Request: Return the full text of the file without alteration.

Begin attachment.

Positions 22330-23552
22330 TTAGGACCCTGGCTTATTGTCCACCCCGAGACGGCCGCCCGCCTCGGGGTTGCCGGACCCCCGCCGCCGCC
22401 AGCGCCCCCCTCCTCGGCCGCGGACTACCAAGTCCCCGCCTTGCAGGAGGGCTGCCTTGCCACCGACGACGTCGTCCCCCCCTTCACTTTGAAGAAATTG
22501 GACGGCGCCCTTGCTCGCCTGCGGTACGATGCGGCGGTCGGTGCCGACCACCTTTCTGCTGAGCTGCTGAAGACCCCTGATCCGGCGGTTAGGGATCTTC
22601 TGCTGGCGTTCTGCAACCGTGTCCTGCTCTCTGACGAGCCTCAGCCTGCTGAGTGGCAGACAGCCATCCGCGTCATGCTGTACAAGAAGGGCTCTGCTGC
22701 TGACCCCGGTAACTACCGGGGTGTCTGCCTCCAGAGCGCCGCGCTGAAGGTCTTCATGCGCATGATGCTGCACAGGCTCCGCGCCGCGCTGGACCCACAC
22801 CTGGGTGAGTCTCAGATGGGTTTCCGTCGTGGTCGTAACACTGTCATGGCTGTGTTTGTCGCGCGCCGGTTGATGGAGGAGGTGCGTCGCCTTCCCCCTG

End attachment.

Positions 22330-23552
22330 TTAGGACCCTGGCTTATTGTCCACCCCGAGACGGCCGCCCGCCTCGGGGTTGCCGGACCCCCGCCGCCGCC
22401 AGCGCCCCCCTCCTCGGCCGCGGACTACCAAGTCCCCGCCTTGCAGGAGGGCTGCCTTGCCACCGACGACGTCGTCCCCCCCTTCACTTTGAAGAAATTG
22501 GACGGCGCCCTTGCTCGCCTGCGGTACGATGCGGCGGTCGGTGCCGACCACCTTTCTGCTGAGCTGCTGAAGACCCCTGATCCGGCGGTTAGGGATCTTC
22601 TGCTGGCGTTCTGCAACCGTGTCCTGCTCTCTGACGAGCCTCAGCCTGCTGAGTGGCAGACAGCCATCCGCGTCATGCTGTACAAGAAGGGCTCTGCTGC
22701 TGACCCCGGTAACTACCGGGGTGTCTGCCTCCAGAGCGCCGCGCTGAAGGTCTTCATGCGCATGATGCTGCACAGGCTCCGCGCCGCGCTGGACCCACAC
22801 CTGGGTGAGTCTCAGATGGGTTTCCGTCGTGGTCGTAACACTGTCATGGCTGTGTTTGTCGCGCGCCGGTTGATGGAGGAGGTGCGTCGCCTTCCCCCTG